Instead, the SCC will discuss the committee’s mandate, benchmarks, key elements of the committee’s rules of procedure, and the national foundations and principles, according to Mobayed.

She added, any amendment of the SCC’s agenda to include additional points of discussion is not possible, because the invitation to the meeting had been in accordance with a specific agenda agreed upon by the Syrian regime and opposition delegations, the two deciding parties.

Mobayed added, the civil society group does not participate in deciding the proposals or priorities of the SCC’s agenda.

At the same time, Mobayed stressed the importance of providing solutions to the real estate problem in Syria by the political transition process in general and the “Constitutional Committee” in particular. She called for amending the current property laws to ensure the restitution of property rights to their owners, the return of refugees to their lands and jobs, and compensation for those affected, in all the Syrian regions, whether controlled by the regime or outside of its control, and under the rule of the de-facto forces in Idlib or north-eastern Syria.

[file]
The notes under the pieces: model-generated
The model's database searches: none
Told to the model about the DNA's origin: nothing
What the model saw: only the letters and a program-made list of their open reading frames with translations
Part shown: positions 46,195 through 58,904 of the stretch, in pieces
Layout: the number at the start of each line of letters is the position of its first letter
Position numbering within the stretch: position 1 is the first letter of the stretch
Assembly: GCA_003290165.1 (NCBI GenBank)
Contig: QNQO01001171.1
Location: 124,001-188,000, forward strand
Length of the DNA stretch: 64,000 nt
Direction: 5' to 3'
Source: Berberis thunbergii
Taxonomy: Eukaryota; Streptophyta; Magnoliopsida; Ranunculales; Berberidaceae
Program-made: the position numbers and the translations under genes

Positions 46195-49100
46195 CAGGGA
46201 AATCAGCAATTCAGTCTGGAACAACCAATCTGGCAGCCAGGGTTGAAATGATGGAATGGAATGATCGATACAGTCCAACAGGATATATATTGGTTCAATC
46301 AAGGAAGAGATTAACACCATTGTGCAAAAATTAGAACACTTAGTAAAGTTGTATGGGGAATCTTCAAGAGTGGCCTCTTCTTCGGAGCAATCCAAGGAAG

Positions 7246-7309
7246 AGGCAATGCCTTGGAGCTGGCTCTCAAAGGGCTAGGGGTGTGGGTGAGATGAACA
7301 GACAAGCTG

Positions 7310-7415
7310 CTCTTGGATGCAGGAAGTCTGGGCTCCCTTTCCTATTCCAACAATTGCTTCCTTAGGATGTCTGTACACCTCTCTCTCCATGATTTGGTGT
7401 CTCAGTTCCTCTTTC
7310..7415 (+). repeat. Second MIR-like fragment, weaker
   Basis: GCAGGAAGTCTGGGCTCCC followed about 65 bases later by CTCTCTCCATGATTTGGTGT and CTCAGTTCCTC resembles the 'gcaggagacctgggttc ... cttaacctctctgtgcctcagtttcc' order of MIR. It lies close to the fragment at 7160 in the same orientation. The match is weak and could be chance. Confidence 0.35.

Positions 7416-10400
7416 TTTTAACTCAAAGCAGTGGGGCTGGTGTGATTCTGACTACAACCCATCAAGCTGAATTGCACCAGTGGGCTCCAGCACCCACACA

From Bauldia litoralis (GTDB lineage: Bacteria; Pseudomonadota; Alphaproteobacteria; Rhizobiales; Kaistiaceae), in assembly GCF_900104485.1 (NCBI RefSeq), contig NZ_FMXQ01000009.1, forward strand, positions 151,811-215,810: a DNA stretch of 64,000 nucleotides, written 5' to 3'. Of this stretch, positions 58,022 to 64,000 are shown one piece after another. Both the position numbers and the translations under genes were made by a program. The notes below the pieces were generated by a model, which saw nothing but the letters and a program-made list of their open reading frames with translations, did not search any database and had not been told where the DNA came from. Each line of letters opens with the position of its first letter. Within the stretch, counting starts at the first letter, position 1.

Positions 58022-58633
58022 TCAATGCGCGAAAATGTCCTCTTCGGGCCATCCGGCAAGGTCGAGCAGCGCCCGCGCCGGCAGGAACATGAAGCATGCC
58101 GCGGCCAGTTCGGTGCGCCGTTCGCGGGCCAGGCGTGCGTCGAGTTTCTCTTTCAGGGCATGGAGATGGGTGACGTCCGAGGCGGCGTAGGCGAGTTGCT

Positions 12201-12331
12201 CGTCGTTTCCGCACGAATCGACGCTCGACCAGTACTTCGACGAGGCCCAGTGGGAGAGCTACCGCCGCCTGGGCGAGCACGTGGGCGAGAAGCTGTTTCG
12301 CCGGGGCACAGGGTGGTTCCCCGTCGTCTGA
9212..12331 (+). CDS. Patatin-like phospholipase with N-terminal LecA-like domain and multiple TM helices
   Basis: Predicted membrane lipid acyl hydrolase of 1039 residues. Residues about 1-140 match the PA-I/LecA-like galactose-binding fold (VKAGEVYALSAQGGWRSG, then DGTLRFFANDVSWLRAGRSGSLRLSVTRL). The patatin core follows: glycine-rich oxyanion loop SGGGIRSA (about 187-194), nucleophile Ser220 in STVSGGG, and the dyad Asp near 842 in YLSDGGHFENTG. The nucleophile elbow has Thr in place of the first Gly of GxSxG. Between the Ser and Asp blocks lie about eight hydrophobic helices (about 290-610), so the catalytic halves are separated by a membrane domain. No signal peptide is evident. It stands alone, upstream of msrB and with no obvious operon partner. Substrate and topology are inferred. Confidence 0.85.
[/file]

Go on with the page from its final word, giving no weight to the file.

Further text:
Mobayed believes the Transitional Council will have the most prominent role in the future, for it will be committed to implementing the laws adopted in this context.

Memorandums to the United Nations and the international actors

Member of the opposition delegation to the SCC, Dr. Ibrahim al-Jabawi, considered that property issues and demographic change would be discussed at the next session of the “Constitutional Committee,” as they fall within the “national basis of the constitution.”

Al-Jabawi said to Enab Baladi that all previous “Geneva” discussions discussed only the political transition in Syria and that there had been no real negotiations within the SCC to discuss anything effectively.

According to al-Jabawi, Syrian opposition entities raised several issues, including Law No. 10 of 2018, cases of detainees, and stopping bombing and displacement during their discussions with international actors in the Syrian conflict (the small group and the Security Council).

He added, the opposition entities sent memorandums to the United Nations and the relevant countries on the processes of demographic change, property confiscation, or forced selling transactions. Al-Jabawi confirmed that such issues are a main part of the Syrian file, and they should be present when reaching an agreement on a solution.